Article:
Sleep. Sleep. Sleep. Lets talk about Sleep
It’s an old trope now – the profile of the very successful business person who claims somewhere in their interview that they need as little as 4-5 hours of sleep a night, because they’re just too busy doing important things to spend any more time in bed.
Although some people do seem to manage on so little, this is still a worrying (not to mention frustrating) narrative. One that happens to make plenty of us lesser mortals feel a bit shit for not being in the gym by 5am every day with a breakfast smoothie in hand. More troublingly, it also feeds into a pattern of equating an adequate amount of sleep with sloth - as though somehow it’s lazy to give your brain and body all the time required to recharge and develop.
In fact, this hardline emphasis on non-stop productivity is increasingly dangerous: both in terms of individual wellbeing, and also in what we, as a society, are taught to value most. And when it specifically comes to sleep, in recent years plenty of scientists have been raising some very noisy alarm bells about the damage lack of shut-eye has been wreaking on our mental and emotional health, affecting our general wellbeing (especially when one in two of us is trying to survive on less than six hours’ sleep a night).1
See, sleep is the great restorer. It’s responsible for everything from growth to how you process memory to maintenance of hormones responsible for your levels of hunger.2 It affects your mood, your attention span, your ability to learn, and how you make decisions. As Matt Walker from the University of California, Berkeley says in this interview with New Scientist, “There is no tissue within the body and no process within the brain that is not enhanced by sleep, or demonstrably impaired when you don’t get enough.”3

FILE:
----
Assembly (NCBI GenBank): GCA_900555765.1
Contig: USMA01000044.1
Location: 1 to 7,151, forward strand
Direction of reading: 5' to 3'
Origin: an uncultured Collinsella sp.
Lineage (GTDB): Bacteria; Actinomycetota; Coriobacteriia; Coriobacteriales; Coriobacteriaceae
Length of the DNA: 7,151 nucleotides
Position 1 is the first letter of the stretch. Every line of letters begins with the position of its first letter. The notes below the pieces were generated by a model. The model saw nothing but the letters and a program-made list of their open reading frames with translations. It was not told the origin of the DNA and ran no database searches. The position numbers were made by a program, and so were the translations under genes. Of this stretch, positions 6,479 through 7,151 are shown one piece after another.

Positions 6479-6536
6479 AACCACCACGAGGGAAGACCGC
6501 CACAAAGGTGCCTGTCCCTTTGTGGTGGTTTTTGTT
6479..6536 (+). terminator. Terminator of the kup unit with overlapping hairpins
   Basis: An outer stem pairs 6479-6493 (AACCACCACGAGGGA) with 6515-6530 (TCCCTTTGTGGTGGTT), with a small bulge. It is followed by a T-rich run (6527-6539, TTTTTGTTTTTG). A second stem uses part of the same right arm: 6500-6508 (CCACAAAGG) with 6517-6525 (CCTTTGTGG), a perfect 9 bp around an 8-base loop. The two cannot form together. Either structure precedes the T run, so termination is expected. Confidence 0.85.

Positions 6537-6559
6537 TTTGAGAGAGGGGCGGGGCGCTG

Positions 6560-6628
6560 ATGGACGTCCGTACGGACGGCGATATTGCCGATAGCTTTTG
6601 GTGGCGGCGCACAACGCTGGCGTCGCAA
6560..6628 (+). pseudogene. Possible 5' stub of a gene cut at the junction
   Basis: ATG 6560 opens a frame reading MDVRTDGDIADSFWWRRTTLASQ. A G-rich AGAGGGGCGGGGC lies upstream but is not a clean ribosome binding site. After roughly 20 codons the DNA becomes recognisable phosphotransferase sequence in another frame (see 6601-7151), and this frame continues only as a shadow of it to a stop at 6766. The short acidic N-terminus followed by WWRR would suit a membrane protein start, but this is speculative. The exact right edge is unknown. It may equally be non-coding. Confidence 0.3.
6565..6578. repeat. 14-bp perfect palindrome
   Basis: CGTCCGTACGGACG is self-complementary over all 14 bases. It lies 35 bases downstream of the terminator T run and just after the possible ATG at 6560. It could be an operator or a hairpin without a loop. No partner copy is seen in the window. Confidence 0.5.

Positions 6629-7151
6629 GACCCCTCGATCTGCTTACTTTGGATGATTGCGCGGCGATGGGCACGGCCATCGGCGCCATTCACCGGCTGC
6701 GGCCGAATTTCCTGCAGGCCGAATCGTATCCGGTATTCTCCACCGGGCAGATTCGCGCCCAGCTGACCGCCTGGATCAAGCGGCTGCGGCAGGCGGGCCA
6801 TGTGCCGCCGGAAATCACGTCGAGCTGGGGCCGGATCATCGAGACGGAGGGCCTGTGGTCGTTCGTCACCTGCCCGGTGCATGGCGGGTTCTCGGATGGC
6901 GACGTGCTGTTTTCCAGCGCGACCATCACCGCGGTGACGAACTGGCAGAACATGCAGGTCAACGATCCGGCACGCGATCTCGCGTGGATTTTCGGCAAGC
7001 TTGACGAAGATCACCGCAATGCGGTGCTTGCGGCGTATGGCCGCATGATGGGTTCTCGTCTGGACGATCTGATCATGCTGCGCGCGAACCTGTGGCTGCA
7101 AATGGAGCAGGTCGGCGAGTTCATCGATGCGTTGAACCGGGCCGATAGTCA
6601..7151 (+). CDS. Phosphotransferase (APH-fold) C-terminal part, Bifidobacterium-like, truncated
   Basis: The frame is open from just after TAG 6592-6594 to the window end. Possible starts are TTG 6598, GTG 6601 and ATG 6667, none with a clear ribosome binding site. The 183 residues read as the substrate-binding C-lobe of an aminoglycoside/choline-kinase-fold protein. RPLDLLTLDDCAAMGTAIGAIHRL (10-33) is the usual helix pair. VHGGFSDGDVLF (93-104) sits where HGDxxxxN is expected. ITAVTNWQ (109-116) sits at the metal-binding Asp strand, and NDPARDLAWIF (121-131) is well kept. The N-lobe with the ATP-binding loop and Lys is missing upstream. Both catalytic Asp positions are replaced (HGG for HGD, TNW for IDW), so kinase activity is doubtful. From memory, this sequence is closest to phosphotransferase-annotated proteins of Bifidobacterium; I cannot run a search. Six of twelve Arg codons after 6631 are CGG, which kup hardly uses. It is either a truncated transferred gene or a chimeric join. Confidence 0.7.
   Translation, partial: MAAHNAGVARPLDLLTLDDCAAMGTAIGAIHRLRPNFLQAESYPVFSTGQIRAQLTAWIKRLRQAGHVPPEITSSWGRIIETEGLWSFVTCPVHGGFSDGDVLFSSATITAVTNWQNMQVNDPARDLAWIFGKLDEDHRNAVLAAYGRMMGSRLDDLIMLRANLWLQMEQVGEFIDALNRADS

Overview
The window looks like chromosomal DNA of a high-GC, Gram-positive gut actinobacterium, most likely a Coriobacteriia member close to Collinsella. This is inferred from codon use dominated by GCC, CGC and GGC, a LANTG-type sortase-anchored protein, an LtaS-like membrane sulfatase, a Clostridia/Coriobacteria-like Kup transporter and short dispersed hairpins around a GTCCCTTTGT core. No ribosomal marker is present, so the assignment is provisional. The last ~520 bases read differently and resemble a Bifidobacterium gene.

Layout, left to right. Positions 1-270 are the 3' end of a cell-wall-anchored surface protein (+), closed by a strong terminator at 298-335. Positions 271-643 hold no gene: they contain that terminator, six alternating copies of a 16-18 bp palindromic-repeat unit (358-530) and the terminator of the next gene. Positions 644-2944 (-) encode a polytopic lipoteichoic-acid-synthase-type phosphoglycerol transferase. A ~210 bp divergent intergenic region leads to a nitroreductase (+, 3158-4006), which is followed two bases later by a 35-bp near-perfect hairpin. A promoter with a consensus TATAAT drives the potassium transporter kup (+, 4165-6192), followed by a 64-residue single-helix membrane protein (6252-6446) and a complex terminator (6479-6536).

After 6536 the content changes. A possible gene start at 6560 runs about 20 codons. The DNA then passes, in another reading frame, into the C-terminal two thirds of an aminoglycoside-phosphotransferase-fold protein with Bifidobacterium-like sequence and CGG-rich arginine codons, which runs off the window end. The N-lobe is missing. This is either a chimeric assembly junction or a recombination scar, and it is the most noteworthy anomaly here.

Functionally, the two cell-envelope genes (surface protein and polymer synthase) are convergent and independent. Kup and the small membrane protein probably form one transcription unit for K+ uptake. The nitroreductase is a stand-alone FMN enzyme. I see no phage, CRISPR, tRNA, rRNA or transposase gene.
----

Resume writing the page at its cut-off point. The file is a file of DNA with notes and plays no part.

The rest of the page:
And sadly, plenty of us aren’t getting enough. Our understanding of the effects of chronic sleep deprivation is shifting all the time, with studies showing all sorts of worrisome effects from a lowered immune system4 through to astrocyte cells pruning away synapses at an enhanced rate (even if publications tend to go with scary ‘brain eating itself’ style headlines, the worrisome part here is the potential long-term consequences when it comes to things like Alzheimer’s disease).5
Given all that though, it’s still hard to navigate this simple need for shut-eye when faced with a huge industry devoted to making money out of people anxious about their sleep habits. An industry worth billions, stretching from reputable researchers through to businesses keen to hawk expensive mattresses. Where to begin, in amongst those clashing messages?
Well, there are all the usual cornerstones – the exercise and the balanced diet and the curbing of caffeine and alcohol etc etc etc. Other points may seem basic (not napping during the day if you struggle to nod off at night, buying some good quality earplugs), while others are just very practical (if you can’t shut off your mind, maybe write down and itemize what’s going on in order to help break down what’s keeping you awake). This Guardian article also has some specific techniques for relaxation.6
There’s also plenty of research forging links between bad sleep and the amount of time spent looking at screens.7 One simple step is to get an actual alarm clock, and charge your phone outside your room. Another is to get into the habit of reading or doing something else tangible that isn’t scrolling through Twitter/ endlessly procrastinating on Youtube/ falling down a weird Wikipedia hole before bed.
Of course, none of this is very helpful if you’ve instilled a strict routine, cut down on the coffee, avoided screens before bed, burnt the damn candles, read a soothing book, and turned off the light before 10pm, only to still be lying awake hours later seething at your brain’s inability to switch off. If so, and your bouts of insomnia happen regularly enough to impact on your day to day functioning, it’s probably time to talk with your doctor about your options.8
Of course, there are a hundred and one apps and other suggested solutions out there too. Much of this may come down to trial and error – given that what works for one individual is entirely unhelpful for another – but it’s worth starting off by reading Emma Hughes’ compelling article the Evening Standard about the impact of the app Sleepio on her years of insomnia.9
Whichever way, trying to edge closer to eight hours of sleep a night (or thereabouts) is a pretty significant thing to prioritise. Happy dreaming.